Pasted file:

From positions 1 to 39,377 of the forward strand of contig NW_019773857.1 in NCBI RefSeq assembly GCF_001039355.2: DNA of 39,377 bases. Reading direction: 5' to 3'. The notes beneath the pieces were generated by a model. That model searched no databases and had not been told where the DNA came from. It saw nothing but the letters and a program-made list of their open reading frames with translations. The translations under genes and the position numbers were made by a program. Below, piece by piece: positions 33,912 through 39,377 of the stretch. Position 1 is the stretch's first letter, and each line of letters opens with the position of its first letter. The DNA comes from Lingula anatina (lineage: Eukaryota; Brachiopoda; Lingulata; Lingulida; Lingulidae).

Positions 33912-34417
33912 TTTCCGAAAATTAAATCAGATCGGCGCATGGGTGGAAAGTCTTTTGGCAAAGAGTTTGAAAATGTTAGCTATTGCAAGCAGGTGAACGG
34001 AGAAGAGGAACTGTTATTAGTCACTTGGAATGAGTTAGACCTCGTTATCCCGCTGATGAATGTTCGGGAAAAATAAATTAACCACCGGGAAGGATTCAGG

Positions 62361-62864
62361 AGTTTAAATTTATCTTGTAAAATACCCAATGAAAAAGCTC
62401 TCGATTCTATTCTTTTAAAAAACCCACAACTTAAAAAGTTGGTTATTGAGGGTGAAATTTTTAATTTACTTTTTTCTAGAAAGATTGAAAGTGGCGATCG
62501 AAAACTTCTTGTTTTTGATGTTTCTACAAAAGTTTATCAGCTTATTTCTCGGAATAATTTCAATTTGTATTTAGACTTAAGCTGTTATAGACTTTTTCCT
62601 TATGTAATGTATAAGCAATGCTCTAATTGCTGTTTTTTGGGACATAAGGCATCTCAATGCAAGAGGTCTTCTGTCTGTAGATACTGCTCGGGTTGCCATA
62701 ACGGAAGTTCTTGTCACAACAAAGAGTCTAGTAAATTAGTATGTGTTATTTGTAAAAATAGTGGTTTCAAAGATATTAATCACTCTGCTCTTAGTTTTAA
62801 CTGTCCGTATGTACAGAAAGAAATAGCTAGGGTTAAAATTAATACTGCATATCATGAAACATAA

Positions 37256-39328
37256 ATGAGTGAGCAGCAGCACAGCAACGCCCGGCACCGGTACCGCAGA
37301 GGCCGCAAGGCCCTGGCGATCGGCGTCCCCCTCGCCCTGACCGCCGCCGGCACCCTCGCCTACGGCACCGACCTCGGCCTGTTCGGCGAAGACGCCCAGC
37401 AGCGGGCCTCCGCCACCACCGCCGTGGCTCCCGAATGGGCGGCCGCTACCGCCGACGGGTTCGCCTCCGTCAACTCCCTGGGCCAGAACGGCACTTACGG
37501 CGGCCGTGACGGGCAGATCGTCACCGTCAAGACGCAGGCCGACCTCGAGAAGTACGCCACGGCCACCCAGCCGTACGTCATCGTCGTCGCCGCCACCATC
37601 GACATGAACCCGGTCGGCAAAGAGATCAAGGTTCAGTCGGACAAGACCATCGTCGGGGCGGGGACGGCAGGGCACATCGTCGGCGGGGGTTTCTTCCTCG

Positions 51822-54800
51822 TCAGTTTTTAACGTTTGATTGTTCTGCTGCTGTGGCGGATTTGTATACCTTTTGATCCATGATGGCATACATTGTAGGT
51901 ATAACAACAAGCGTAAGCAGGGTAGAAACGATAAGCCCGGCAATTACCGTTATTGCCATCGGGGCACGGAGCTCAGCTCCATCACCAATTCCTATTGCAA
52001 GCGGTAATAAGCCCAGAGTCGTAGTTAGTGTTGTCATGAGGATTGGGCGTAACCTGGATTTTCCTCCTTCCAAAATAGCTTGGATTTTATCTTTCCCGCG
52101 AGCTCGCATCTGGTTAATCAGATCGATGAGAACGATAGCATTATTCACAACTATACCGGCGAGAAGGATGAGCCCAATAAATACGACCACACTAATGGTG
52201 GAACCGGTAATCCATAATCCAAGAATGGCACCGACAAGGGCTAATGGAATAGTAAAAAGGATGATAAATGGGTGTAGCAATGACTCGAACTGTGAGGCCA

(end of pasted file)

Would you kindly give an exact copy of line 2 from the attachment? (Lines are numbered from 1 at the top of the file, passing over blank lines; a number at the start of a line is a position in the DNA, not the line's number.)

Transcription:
Positions 33912-34417